While finals pose an immediate threat to us every ten weeks, our true nemesis is the ticking clock leading up to graduation. In only a four year timespan, our soon-to-be employers expect us to excel in our studies while participating in enough career-relevant work to save them the trouble of teaching us a whole new skillset, putting the pressure on us to soak up as much as we can during our time in academia.
Luckily for us at UCI, there are more or less equal opportunities for most majors to acquire practical experience in the fields they hope to enter post-graduation. The lessons learned from these positions will of course be different, but I believe there are more than enough to ensure any student can develop skills in whatever they want.
I dormed in a performing arts hall last year, and was blown away by the number of performances, organizations, film contests, plays, and other creative ventures (including this one!) that are available to these students. Most of these opportunities are available to students as soon as they come to UCI, letting them build their resumes as soon as possible.
The quality of these programs varies between the organizers’ prowess in their respective fields, but any opportunity allows the participants to develop skills that they will use later in their careers. From managing stage fright to developing a singular writing voice to building a portfolio of edited work, students can expect to find an outlet for nearly any interest they may have.
STEM fields differ in their undergraduate career-building only in their timeline of availability. While there are definitely research positions available to freshman science majors, most are directed towards third-years. I have no qualms with this time restriction — if it can even be called a restriction — as it allows these students to explore their other interests while gearing up for research.
For example, my personal interests in writing journalistic articles and making terrible YouTube videos has led me to write for this publication on a regular basis while also occasionally creating basic promotional material at my job.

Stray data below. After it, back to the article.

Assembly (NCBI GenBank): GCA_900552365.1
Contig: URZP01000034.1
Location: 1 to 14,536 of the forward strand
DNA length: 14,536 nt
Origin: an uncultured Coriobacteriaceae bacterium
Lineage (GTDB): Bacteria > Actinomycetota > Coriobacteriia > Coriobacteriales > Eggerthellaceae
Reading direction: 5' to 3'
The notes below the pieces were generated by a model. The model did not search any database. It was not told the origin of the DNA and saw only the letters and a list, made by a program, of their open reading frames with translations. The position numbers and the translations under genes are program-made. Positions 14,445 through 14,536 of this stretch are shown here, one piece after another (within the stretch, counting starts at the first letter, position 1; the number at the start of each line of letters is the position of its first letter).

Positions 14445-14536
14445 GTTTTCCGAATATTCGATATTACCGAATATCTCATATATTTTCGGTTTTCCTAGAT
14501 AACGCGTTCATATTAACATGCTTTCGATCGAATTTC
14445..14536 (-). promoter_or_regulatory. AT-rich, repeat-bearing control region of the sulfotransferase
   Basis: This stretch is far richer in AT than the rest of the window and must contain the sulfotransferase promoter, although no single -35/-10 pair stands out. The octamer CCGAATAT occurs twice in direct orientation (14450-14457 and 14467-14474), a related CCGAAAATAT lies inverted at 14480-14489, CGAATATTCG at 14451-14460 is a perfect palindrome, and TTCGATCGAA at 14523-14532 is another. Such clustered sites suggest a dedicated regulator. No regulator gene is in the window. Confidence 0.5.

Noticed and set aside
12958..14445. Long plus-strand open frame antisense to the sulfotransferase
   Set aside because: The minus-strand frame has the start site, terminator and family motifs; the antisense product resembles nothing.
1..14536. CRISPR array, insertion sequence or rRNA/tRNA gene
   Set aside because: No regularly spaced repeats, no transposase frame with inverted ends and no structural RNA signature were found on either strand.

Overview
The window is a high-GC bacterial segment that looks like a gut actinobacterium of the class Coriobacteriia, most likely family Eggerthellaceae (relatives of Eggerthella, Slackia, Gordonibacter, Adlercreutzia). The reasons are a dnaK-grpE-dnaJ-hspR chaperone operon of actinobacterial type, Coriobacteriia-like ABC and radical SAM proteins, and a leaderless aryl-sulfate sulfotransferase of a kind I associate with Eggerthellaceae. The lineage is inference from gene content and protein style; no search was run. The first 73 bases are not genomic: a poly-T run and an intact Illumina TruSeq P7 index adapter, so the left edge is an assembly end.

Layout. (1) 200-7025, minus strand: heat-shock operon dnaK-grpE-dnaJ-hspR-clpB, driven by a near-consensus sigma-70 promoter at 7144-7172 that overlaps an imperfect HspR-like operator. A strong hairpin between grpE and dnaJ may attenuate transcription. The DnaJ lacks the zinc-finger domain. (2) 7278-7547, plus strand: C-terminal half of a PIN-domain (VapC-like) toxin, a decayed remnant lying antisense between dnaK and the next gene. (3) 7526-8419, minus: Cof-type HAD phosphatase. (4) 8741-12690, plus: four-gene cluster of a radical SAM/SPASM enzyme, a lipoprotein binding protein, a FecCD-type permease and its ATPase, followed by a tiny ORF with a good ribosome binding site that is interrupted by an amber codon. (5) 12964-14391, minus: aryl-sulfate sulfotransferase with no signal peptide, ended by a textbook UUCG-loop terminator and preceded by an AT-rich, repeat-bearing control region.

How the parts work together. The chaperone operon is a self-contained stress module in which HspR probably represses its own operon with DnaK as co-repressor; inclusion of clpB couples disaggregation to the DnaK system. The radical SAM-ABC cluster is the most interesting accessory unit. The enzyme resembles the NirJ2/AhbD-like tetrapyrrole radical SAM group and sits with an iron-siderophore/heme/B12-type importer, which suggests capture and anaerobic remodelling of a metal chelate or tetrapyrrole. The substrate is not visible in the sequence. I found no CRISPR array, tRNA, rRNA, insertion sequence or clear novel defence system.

This is not to say that science majors need, or are expected, to explore other areas of their life before taking part in research. There are many research labs across campus, and it is definitely possible to score a position before hitting your third year of college. If you are hellbent on jumping straight into the thick of research, applying and emailing places you are interested in will surely yield the intended result.
Occupational experience is, again, beneficial for students’ career goals. However, there is often a conflict between the expectations of interns versus the needs of their employers.
STEM majors argue that their research opportunities only benefit the researcher they report to. Many feel that the skills they acquire are so specific that they cannot easily be translated into a broad job market. However, many of these dissenters do not realize the emphasis employers put on these experiences.
A quick browse through science-related occupations will make it shockingly apparent how important “previous hands-on experience” is to our chances of getting a job after graduation. Employers want more than just an academic warrior, and need to know that their prospective employees are able to operate under the high pressure they are about to be subjected to.
It is difficult to make time for, but job experience relevant to our future is something all students should look into exploring before their time at UCI is done.
If you still have time to spare before the quarter really shifts into gear, try to look for hands-on experience in your fields of interest and your fields of study. If you do not find anything you like, think of it as an opportunity to start looking into something new.
Isaac Espinosa is a second-year electrical engineering major. He can be reached at firstname.lastname@example.org.